As reported, the president of Uzbekistan, Shavkat Mirziyoyev, ordered the establishment of a state chain block development fund called “Digital Trust”. At the beginning of September, a decree that legalized crypto trade – also made it free of taxes – and mining in the country came into force, making Uzbekistan a crypto-friendly state.
The following list represent the regulations trhat Asia are making all based on news, but in no way should it be considered complete. If you have more detailed information about banks and the crypto relationship in your country, we encourage you to share it in the comments section.
Kazakhstan has clearly shown its interest in cryptocurrencies. According to a study published by the search engine Yandex in March, the local population has been looking for terms related to the crypto frequency and the number is several times higher this year compared to 2017.
Kazakhstan is actively trying to become the main blockchain center in the region: In June, the country’s capital, Astana, held “the most important event for fintech in Central Asia” – a large blockchain conference supported by some public authorities and the Kazakh Association of Block and Cryptocurrency Chains (KABC) .º
The KABC was registered in November 2017 by at least six organizations, some of which are run by people who previously worked in local regulatory bodies. The president of the coalition has previously stated that its main objective is “to define the rules of the crypto market and the block chain together with the control body”.
Some of the country’s public authorities have already begun to investigate the underlying crypto technology. Thus, in April, the Ministry of Finance announced that it was going to launch a database fed by a chain of blocks, while a local innovation group partnered with IBM to study how the Hyperledger fabric of the IT giant could be implemented to the local economy. “
Kyrgyzstan explicitly banned cryptocurrencies in July 2014, when the National Bank of the Kyrgyz Republic issued a statement warning that the use of Bitcoin and other virtual currencies as a form of payment was illegal under national law:
The central bank also warned citizens about the lack of Bitcoin regulation and high levels of volatility. At the same time, Italian financial analyst Emanuele Costa installed a Bitcoin ATM in Bishkek, which argued that the ATM could have a major impact on the way migrant workers in Kyrgyzstan send money to their home countries. According to the World Bank, remittances from migrants as of 2013 represented 31% of Kyrgyzstan’s GDP.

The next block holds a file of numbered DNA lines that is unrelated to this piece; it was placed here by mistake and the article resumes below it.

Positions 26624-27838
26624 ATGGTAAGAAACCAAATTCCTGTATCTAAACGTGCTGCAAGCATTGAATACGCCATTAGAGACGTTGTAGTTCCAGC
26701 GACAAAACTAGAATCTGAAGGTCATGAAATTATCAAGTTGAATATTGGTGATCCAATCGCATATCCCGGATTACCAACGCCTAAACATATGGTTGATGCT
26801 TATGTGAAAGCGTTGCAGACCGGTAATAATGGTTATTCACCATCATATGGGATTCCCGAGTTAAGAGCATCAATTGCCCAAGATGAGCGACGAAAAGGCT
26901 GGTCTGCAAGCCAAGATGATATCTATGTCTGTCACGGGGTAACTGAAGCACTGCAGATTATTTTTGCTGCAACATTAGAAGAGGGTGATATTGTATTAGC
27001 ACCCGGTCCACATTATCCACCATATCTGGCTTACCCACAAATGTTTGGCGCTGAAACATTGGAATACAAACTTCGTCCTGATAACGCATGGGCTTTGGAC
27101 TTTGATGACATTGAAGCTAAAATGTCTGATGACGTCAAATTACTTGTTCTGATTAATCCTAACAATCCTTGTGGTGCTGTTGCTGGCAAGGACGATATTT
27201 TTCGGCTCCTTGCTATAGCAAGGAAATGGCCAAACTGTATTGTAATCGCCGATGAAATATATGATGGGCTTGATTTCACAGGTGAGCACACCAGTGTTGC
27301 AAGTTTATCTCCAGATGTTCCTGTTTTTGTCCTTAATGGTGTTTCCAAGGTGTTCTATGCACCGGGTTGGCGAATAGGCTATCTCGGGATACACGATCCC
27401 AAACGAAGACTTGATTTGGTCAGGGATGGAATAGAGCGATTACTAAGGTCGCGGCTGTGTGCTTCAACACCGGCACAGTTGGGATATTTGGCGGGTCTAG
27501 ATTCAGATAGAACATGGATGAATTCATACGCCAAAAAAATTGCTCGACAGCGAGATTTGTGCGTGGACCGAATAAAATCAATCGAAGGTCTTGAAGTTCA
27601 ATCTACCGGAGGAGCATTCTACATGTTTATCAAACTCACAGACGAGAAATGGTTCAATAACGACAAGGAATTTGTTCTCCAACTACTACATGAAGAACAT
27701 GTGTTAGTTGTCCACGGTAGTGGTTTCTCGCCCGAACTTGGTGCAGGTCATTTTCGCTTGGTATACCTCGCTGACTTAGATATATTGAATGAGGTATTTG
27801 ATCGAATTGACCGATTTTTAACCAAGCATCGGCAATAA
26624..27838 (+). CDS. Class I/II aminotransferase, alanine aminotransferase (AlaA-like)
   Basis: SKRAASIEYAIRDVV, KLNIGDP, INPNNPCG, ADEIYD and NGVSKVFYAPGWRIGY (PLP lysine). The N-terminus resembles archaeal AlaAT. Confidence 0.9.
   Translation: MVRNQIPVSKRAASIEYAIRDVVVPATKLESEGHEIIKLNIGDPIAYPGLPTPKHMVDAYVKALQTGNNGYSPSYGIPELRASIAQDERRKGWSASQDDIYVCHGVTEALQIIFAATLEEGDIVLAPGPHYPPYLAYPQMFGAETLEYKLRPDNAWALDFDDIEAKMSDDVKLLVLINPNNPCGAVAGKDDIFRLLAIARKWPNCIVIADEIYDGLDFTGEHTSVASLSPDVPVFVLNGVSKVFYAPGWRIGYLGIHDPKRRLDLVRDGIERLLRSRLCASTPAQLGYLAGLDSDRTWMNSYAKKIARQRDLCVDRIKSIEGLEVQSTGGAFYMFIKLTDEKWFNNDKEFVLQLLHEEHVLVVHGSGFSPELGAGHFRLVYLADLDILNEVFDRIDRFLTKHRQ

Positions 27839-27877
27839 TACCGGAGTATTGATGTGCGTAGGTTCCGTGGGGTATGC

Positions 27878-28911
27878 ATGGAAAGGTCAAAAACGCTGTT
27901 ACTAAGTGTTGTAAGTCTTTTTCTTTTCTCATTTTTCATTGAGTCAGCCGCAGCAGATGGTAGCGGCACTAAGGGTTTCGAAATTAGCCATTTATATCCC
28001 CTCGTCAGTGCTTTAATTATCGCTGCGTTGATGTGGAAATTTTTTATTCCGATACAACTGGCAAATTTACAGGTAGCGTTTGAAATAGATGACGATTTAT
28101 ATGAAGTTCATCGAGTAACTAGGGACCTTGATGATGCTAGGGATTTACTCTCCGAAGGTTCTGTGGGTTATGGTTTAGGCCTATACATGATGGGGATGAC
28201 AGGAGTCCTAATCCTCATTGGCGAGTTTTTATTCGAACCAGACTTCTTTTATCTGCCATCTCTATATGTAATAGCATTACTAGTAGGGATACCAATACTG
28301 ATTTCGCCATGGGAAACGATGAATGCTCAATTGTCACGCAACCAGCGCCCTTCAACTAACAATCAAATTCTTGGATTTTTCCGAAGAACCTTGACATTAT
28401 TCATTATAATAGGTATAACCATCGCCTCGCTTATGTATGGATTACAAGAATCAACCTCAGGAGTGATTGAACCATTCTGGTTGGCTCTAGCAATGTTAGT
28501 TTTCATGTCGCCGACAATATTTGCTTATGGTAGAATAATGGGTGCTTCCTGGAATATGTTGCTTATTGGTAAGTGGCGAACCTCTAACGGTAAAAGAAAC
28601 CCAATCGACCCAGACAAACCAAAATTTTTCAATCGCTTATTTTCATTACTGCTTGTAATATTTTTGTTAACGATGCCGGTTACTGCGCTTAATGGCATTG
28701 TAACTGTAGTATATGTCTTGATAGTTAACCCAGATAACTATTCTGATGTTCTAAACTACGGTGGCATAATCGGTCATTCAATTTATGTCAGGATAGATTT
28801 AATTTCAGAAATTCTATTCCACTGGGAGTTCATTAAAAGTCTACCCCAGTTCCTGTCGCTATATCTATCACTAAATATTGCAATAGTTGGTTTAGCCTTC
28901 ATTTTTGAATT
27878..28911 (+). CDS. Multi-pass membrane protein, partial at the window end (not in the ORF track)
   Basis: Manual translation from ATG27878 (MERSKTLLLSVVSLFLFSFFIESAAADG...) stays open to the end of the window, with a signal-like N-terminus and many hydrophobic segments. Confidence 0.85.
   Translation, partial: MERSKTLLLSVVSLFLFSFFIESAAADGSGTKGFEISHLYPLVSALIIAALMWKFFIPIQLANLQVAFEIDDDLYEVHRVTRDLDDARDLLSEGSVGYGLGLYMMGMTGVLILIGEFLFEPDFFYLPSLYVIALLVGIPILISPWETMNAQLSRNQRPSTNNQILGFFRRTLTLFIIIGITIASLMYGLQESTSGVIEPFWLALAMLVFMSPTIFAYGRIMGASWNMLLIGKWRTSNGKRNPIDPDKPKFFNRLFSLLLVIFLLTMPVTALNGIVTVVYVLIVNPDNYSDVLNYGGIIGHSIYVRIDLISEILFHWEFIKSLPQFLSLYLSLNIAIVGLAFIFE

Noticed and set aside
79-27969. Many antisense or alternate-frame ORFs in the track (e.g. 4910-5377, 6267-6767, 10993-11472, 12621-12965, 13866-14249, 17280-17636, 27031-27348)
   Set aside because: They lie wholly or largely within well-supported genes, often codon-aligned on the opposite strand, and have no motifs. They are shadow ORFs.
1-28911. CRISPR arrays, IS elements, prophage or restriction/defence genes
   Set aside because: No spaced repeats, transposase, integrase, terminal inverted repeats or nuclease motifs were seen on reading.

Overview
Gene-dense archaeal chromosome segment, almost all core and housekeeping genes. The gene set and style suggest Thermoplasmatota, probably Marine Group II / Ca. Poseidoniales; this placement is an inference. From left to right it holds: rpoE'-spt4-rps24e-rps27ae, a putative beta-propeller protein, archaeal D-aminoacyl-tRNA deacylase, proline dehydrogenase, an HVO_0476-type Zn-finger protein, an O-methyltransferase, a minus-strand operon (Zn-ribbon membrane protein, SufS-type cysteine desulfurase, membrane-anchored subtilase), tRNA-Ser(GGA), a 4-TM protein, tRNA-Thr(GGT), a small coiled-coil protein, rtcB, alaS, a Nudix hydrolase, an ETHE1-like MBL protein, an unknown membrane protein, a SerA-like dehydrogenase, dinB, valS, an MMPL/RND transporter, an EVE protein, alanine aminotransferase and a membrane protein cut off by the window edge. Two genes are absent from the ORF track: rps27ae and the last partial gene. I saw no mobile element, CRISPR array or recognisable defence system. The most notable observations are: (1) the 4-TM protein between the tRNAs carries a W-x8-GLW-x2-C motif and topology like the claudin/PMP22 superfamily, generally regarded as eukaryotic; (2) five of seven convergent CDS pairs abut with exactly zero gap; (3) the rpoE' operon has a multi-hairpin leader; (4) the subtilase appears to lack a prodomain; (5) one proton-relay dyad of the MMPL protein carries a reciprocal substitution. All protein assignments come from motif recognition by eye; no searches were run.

Cryptocurrencies are not legal nor are they prohibited in Tajikistan. However, in January, the National Bank of Tajikistan (NBT) ruled on the matter for the first time, calling Bitcoin a “terrorist financing tool”.
“Based on the experience of financial institutions, the National Bank warns nationals of Tajikistan of the risks related to the use of Bitcoins,” NBT said in a written response to the Tajik service of Radio Liberty.
Although the Tajik government seems to ignore technology, there are some blockchain projects in the country. Specifically, in June 2017, Bitspark, a new blockchain company based in Hong Kong, partnered with the United Nations Development Program (UNDP) to study the potential of blockchain remittances as a way to improve financial inclusion in Tajikistan.
There is no specific information about the legal status of virtual currencies in Turkmenistan. According to the answers published in a thread at a forum on mining in Russia, where the opening poster asked if it was possible to buy cryptocurrencies in Turkmenistan, even over-the-counter (OTC) markets are hardly present in the region. Reportedly, virtual currencies can only be purchased with US dollars, but the government has been limiting access to foreign currency for businesses and local citizens.
Recently, Uzbekistan has introduced a series of positive regulation laws for the local crypto industry, namely the recognition of trade and mining, as well as the exemption of taxes from local crypto merchants.
The country’s president, Shavkat Mirziyoyev, has signed a law that legalizes the activities of the crypto exchanges, which came into force on September 2 and that, according to the decree, foreigners can only trade with cryptocurrencies in Uzbekistan through of the creation of a subsidiary in the country. The law also specifies a minimum capital requirement of approximately $ 710,000 to register a crypto exchange.
In addition, crypto traders will not be subject to the regulations of the Uzbek stock market and will be exempted from the obligation to pay taxes on commercial income.
Under the new legislation, crypto exchanges must also comply with antiterrorist and anti-money laundering laws. They are also required to store information about the crypto transactions, the personal data of the clients and their correspondence for five years.